The amendment with retroactive effect, whose repealing RSF requests, was passed in March 2021. It prohibited the Hellenic Authority for Communication Security and Privacy (ADAE) to inform Thanasis Koukakis if he was under surveillance by the state. Although the government denies the journalist’s claim to ADAE was the reason for the amendment, it was voted shortly after Thanasis Koukakis seized the Authority. Trustworthy information about the wiretapping of both journalists later leaked to the press. 

On his mission to Greece, Pavol Szalai also discussed RSF’s recommendations with the ADAE President and former Council of State judge, Christos Rammos. “As I have already written together with my colleagues in an article 1, the amendment 2 - according to which the ADAE is absolutely prohibited from notifying the targeted persons the legal interception of their communications for national security reasons in the past - is contradictory to the relevant case-law of the European Court of Human Rights”, the Authority’s President said at the meeting with RSF on 11 October. He added that he is “in favor of improving the legal framework regulating the legal interception in Greece in order to guarantee better checks and balances in the whole procedure, and to achieve a more effective protection of the right to private life of the citizens enshrined in the constitution”.

The gap between the constitutional guarantee and the perception of its effectiveness by the journalists in Greece can be hardly bigger in a democracy. Journalists’ fear of mass surveillance and mistrust towards the authorities in charge of their protection has been demonstrated by a September open letter asking the European Parliament to check their phones for spyware.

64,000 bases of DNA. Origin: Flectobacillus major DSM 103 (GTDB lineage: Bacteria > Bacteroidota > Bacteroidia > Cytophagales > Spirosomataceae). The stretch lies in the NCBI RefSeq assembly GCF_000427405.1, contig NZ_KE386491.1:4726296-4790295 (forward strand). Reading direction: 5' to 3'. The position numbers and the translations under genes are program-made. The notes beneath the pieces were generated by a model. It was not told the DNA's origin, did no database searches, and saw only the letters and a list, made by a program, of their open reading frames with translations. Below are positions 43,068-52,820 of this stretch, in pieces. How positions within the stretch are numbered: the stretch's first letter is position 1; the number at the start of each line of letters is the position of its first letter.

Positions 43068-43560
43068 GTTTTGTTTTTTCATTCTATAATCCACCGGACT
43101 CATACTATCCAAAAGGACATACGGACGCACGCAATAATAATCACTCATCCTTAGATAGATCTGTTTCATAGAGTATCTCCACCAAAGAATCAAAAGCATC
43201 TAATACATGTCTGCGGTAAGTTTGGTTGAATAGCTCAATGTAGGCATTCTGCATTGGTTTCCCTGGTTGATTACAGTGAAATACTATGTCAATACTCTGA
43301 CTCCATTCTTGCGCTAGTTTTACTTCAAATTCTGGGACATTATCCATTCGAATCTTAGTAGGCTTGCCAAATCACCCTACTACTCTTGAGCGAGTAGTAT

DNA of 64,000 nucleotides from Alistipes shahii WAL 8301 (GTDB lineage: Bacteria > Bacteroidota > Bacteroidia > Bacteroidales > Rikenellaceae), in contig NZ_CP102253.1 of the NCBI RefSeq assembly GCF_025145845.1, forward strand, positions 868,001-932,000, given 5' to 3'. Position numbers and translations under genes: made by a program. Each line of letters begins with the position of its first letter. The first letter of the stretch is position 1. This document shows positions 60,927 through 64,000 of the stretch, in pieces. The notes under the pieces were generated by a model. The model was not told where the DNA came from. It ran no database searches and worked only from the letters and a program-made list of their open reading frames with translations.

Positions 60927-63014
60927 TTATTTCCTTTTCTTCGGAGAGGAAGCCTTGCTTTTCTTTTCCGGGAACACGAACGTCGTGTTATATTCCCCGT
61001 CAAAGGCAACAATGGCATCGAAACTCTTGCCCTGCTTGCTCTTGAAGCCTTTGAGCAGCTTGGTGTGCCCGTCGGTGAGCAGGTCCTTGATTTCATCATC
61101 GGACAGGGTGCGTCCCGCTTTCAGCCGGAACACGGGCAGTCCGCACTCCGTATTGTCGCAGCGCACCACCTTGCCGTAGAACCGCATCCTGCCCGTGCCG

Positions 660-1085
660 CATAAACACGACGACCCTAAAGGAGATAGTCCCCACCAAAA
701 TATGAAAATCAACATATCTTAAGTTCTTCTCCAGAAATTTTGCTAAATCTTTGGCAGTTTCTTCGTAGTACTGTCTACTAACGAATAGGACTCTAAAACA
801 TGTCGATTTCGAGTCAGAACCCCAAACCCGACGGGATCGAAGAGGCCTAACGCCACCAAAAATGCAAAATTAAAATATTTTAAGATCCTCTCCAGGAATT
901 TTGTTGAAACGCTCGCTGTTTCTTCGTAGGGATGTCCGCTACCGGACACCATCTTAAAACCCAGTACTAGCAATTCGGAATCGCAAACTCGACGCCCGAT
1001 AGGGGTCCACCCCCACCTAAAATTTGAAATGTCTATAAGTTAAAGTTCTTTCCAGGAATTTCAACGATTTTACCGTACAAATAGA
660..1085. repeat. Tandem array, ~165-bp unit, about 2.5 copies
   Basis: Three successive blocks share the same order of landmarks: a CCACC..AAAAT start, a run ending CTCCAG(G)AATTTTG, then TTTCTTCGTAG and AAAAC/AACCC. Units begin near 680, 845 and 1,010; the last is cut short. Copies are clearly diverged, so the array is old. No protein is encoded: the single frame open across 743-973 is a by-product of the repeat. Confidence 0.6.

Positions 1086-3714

If the Greek authorities want to win back the trust of the journalists, they not only have to protect the media professionals against arbitrary surveillance and investigate its use, but also bring justice for the assassination of the crime reporter Giorgos Karaivaz on 9 April 2021. Speaking at the journalistic conference “A Matter of Trust” organized in Athens by iMEdD, Pavol Szalai expressed RSF’s dismay that 18 months since his murder, no one was arrested for the crime and the investigation appeared blocked. After meeting the journalist’s wife and son, RSF’s representative asked the Deputy Prime Minister to invite Europol to help the Greek police with the probe. The European Union Agency for Law Enforcement Cooperation has been helpful in the successful investigation of the killing of the journalist Jan Kuciak in Slovakia. In this country, in Malta and the Netherlands, suspects had already been detained or judged one year into the murder, leaving the lack of progress in Greece unmatched in the EU in the recent period.

Greece, the only EU country concentrating in a short time span assassination of a journalist, arbitrary surveillance of reporters as well as other threats to their physical security and independence, is ranked in RSF’s 2022 World Press Freedom Index last in the EU, on 108th place out of 180. 



  1. scientific article published on the website by Christos Rammos, Aikaterina Papanicolaou and Stefanos Gritzalis
  2. article 87 of the law 4790/2021
88/ 180
Score : 57.15